School of Interior Architecture and Design Graduates Launch Successful Firm
Mitra Gholami and Nik Seif are going from strength to strength as they transform spaces with Deleap
When Mitra Gholami and Nik Seif met in a light and color perception class in 2011, little did they know that one day they would be working together as partners in their own interior design firm. In fact, during their time as students at Academy of Art University, the designers mostly went their separate ways. “We were ‘hi and bye friends,’” said Seif.
Four years later, the designing duo, both of whom earned Master’s degrees from the Academy’s School of Interior Architecture and Design (IAD) in 2014, work together most every day at their interior design firm Deleap and are as close as sisters.
Their bond formed easily based on a shared heritage (both hail from Iran) combined with similar goals—Gholami got her undergraduate degree in Dubai, Seif studied in Malaysia, and both women attended graduate school in the United States to deepen their knowledge of Western design.
The springboard for their venture came in the form of a redesign of the popular San Francisco nightclub Temple. Gholami met the owner during a site visit led by IAD instructor Jane Chan, and after being invited to submit her portfolio, she was hired to redesign the club. Busy working on her thesis, she figured she could use some help, so she gave Seif a call. “I don’t even know how she remembered me,” Seif said. But Gholami had always been impressed by her work, and soon the former classmates were working side by side in a cheerful co-working space (which Gholami also designed) above the nightclub.
The duo drafted a spectacular new look for Temple, transforming the ground level and subterranean space into a futuristic sanctuary of vibrant illumination that helped catapult the club from 96 to 24 on Nightclub & Bar’s list of the top clubs in the country. The pair soon realized that in order to capitalize on the success of that first big job, they needed to act. “We said ‘OK, we are very young, we’re fresh, let’s start our own business,’” explained Gholami.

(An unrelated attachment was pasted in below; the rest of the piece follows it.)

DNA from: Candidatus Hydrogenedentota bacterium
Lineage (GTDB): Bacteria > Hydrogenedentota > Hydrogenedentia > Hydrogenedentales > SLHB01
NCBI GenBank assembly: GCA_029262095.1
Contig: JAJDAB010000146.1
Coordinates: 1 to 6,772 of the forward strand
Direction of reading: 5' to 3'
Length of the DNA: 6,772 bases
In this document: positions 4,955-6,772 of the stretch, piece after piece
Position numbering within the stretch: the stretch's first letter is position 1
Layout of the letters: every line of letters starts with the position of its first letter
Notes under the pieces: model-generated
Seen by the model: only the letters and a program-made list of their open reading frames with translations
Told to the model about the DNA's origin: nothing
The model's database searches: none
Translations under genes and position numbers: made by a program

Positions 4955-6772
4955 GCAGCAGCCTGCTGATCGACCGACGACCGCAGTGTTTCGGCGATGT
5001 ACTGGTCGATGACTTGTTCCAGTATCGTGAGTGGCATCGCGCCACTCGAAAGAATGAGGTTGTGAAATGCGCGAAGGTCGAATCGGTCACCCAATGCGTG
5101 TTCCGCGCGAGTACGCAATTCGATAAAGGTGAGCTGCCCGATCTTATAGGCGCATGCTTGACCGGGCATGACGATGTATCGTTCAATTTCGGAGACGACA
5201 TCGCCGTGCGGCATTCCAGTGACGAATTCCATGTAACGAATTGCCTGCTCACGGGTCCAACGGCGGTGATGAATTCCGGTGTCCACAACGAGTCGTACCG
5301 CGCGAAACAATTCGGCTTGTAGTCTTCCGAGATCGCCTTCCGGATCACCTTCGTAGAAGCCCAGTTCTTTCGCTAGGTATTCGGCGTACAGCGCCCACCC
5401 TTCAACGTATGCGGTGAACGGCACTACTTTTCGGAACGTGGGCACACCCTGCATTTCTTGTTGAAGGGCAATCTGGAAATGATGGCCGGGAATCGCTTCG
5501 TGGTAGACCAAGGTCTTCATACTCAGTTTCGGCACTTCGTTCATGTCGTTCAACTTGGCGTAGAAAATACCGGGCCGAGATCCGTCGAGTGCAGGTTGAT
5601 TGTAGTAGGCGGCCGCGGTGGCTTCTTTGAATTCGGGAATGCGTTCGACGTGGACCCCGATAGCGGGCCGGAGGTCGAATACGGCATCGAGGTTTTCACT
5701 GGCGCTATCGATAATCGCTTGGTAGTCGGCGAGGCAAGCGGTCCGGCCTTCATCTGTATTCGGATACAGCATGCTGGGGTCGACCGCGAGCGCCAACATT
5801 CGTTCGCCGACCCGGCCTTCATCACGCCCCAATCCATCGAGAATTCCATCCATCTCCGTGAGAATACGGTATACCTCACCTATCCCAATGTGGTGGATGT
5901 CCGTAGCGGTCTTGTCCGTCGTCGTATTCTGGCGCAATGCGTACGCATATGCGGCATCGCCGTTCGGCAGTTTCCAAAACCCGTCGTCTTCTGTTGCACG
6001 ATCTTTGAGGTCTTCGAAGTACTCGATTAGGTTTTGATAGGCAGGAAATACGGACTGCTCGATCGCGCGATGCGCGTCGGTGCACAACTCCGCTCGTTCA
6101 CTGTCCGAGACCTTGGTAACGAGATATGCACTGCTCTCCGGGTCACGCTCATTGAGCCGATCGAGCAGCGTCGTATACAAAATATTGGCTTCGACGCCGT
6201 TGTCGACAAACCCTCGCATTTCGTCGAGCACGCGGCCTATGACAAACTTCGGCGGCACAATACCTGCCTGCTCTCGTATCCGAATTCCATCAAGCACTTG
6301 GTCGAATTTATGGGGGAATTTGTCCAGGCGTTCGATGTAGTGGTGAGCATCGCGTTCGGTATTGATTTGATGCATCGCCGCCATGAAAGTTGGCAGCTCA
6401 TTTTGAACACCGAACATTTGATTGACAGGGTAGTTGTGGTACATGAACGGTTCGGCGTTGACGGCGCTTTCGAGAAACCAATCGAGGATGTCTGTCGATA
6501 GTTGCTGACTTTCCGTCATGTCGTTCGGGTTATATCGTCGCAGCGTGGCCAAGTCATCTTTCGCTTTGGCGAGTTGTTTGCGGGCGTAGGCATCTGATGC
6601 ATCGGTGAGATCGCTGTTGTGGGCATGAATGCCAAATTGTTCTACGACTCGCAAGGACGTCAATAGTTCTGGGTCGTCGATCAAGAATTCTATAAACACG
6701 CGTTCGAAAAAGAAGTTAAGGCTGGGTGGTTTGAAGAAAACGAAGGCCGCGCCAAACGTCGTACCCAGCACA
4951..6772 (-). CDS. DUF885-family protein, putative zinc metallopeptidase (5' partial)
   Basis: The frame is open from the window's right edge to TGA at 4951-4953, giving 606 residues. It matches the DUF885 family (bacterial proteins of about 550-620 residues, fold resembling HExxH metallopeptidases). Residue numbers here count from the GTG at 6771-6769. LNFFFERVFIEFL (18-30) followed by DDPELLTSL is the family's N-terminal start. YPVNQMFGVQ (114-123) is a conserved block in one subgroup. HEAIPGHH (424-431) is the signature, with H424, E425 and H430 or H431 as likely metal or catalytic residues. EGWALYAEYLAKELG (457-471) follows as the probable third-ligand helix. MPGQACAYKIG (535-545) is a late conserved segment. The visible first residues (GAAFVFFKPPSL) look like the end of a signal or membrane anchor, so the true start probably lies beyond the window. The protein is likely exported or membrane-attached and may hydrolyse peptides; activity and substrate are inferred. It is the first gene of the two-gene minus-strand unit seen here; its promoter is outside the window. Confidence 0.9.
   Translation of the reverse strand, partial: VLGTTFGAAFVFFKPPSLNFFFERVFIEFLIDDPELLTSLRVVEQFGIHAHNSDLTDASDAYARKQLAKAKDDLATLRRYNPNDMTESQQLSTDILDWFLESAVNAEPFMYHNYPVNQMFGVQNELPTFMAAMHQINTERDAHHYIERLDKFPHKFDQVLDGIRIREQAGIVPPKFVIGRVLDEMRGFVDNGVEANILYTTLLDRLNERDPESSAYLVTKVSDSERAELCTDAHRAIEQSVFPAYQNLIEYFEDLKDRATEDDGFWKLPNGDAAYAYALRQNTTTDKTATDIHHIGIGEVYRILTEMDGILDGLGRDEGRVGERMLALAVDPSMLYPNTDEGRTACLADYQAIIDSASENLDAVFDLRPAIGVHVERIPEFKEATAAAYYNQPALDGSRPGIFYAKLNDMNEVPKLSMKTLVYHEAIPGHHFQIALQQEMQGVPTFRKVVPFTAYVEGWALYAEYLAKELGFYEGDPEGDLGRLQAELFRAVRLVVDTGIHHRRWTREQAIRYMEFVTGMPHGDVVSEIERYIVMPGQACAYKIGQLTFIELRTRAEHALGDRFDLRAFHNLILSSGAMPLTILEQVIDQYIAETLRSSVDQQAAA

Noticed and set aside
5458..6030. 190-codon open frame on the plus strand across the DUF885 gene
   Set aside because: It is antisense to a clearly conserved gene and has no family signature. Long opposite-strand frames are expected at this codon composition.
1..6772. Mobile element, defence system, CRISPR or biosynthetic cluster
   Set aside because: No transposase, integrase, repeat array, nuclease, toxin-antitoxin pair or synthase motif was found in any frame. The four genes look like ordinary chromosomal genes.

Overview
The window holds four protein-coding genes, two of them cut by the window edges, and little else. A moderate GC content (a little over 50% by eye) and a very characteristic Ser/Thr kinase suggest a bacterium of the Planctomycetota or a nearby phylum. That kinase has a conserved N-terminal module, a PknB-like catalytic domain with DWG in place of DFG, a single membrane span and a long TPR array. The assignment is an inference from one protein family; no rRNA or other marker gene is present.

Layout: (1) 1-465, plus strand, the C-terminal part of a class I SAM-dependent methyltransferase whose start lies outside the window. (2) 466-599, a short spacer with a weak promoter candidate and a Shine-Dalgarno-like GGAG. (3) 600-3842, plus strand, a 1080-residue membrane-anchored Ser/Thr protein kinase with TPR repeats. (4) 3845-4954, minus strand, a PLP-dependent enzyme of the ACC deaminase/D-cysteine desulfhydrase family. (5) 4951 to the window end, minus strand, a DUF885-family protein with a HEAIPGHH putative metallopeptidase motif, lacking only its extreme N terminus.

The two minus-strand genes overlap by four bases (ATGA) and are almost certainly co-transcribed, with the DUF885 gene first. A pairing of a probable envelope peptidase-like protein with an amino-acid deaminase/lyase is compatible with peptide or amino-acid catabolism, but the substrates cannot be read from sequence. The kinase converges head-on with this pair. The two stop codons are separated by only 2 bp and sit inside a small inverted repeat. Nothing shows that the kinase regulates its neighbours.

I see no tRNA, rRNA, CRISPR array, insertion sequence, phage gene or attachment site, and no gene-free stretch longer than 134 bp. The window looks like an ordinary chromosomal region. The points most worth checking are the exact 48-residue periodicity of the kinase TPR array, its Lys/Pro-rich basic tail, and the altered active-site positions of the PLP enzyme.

Combining guidance from IAD instructor Tobi Adamolekun, with some business skills learned at the Academy, and help from a support system spawned from San Francisco’s startup culture, the designers got to work establishing their brand. “In the beginning it was hard for us,” said Seif. “You have to do everything on your own. You have to be the manager, you have to be the boss, you have to be the designer, you have to know business, you have to do marketing—everything. But we are so happy we did that, because we put a lot into it and now we are starting to get it back.”
The Temple redesign led to clients like Payam Arvin, proprietor of Monroe, an upscale nightclub in North Beach. “Mitra and Nik are really fresh, they’re right out of school,” Arvin said. “There’s always risks with going with someone new, but there’s also a lot of benefits to it. When you are in the design industry for a while you get kind of stuck doing the same things over and over, when you’re fresh out of school you have a different perspective. They have a lot of new ideas, and I’m very happy with what they came up with.”
Other projects, like a redesign of the bartending school SF Mixology and some corporate spaces, have followed, providing a solid foundation for Gholami and Seif to establish themselves in the interior design world. But while both women realize their success has been based on hard work and a supportive network, they’re also grateful to have each other as a partner. “We are each other’s backbone,” said Seif. “We support each other. That’s the main thing. The trust established between us—that’s why clients trust us. They see we work together. We communicate. And that’s very important for our client to see. We trust each other. They trust us. And that’s beautiful.”